Canine Breed Menu

Gentle Giant

Gentle Giant


No Additional Pictures
Breed Organization
Leonberger Club of America
Website: http://www.leonbergerclubofamerica.com
Native Country
Germany
Other Names
Leo, Gentle Lion, Leonberger
Life Expectancy
Approximately 8-9 Years
Litter Size
Average 6-8 Puppies
Breed Group
AKC Working
Breed Appearance
The Leonberger is a calm, non-aggressive, large, muscular, working dog with a proud head carriage. He is distinguished by his balanced build, black mask, and double coat. Adult males, in particular, are powerful and strong and carry a lion-like mane on the neck and chest. A dog or bitch is easily discernable as such. For its size, the Leonberger is light on its feet and graceful in motion. Because natural appearance is essential to breed type, the Leonberger is to be shown with no trimming, sculpting or other alterations of the coat.

True to his original purpose as a family, farm and draft dog, today's Leonberger excels as a multi-purpose working dog; the most important task being a reliable family companion. The Leonberger is vigilant, obedient and quietly confident in all situations. He exudes good-natured watchfulness, depicting intelligence and vigor.

-Breed Standard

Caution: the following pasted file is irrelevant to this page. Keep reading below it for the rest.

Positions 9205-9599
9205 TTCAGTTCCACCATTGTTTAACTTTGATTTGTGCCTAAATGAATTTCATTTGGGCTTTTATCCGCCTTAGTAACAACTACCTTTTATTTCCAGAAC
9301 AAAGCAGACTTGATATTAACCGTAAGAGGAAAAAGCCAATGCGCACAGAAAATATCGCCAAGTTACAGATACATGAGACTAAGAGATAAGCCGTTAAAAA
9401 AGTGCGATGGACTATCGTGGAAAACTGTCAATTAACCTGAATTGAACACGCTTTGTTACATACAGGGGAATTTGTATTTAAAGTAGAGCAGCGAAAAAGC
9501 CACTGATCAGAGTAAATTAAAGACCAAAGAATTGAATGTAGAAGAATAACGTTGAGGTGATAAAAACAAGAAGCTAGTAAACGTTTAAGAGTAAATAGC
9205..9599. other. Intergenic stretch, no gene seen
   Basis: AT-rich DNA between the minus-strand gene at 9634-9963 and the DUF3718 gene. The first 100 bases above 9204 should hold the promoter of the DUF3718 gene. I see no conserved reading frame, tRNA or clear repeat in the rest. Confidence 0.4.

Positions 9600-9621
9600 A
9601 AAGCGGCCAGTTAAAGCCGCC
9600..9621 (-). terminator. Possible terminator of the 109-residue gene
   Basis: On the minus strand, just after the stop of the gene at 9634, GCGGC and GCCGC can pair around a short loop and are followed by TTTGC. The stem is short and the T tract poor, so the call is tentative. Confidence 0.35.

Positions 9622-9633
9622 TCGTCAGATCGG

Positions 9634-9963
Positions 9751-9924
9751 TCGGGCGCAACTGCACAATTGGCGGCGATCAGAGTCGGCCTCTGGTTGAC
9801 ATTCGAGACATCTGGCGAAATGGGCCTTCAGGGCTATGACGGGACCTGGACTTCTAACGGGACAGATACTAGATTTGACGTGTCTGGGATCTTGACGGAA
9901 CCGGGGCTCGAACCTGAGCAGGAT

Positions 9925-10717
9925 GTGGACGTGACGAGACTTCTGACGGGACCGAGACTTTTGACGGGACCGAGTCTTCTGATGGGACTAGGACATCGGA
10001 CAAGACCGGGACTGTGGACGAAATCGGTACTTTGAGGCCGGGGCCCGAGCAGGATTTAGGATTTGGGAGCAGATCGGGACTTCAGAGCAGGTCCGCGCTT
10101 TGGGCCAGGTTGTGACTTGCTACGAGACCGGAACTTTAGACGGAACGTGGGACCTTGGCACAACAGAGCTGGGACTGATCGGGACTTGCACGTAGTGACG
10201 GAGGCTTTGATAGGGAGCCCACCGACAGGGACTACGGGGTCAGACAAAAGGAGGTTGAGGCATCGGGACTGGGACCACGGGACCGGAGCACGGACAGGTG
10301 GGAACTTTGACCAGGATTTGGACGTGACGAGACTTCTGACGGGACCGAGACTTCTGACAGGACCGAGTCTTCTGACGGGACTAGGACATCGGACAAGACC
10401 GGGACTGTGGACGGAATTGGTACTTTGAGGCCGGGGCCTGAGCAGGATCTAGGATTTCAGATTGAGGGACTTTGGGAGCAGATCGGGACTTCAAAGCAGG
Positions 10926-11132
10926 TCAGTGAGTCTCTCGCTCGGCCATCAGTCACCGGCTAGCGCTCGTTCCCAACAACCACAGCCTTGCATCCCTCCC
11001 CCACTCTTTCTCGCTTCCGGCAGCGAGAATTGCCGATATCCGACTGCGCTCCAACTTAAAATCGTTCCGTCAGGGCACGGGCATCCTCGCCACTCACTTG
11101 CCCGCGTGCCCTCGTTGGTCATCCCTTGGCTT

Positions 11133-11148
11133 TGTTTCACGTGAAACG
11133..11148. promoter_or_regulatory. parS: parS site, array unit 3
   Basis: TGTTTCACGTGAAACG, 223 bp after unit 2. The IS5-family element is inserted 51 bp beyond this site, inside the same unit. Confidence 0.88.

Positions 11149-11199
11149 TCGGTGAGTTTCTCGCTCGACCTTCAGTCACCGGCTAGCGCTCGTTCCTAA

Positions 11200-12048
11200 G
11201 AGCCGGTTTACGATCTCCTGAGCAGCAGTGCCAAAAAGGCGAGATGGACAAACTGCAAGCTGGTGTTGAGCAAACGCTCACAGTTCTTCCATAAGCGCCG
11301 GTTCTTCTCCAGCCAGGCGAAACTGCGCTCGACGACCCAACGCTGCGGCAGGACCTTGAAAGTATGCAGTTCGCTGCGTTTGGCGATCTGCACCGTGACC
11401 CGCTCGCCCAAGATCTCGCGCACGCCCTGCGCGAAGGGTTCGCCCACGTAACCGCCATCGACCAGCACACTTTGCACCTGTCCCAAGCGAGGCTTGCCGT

Breed Description
Head: Fairly narrow, longer than wide. Moderately domed skull. Moderate stop. Slightly aquiline nose bridge (like that of a ram). The muzzle is never pointed. Black, tight lips.
Ears: Set on high, drop, falling flat against the head.
Eyes: Medium size. Light to dark brown color.
Body: Slightly longer than tall. Powerful neck. Deep chest.
Tail: Very richly clad (brush). Carried half down, never too high or curled over the back.
Hair: Medium fine to coarse, thick, long, smooth, lying close to the skin. Presence of undercoat. Beautiful mane on the neck and forechest.
Coat: Lion-colored: fawn, gold yellow or reddish-brown with black mask. A small white spot on the forechest is permissible. Sable with a black overlay is also permissible. The collarettes, trousers (feathering on the back of the legs), culottes, and feathering on the tail may be lighter in color than the rest of the coat.
Size: Dog: 72 to 80 cm Bitch: 65 to 75 cm
Weight: 60 to 80 kg.


History
This breed is named after a town in Wurtemberg, Germany where it is thought to have existed for many years. Or perhaps it was named after the town of Lowenberg in Switzerland. Some experts believe the Leonberger is descended from the Tibetan Mastiff, while others, believe that H. Essig from the town of Leonberg crossed Newfoundlands, St. Bernards, and Great Pyrenees in 1846, creating the breed. However, it is more likely that this breed is the last descendant of the Greater Swiss Mountain Dog , a breed distinct from the St. Bernard. The first standard for the Leonberger was established in 1895, and the FCI established a standard in 1973.

Behavior
First and foremost a family dog, the Leonberger's temperament is one of its most important and distinguishing characteristics. Well socialized and trained, the Leonberger is self-assured, insensitive to noise, submissive to family members, friendly toward children, well composed with passersby, and self-disciplined when obliging its family or property with protection. Robust, loyal, intelligent, playful, and kindly, they can thus be taken anywhere without difficulty and adjust easily to a variety of circumstances, including the introduction of other dogs.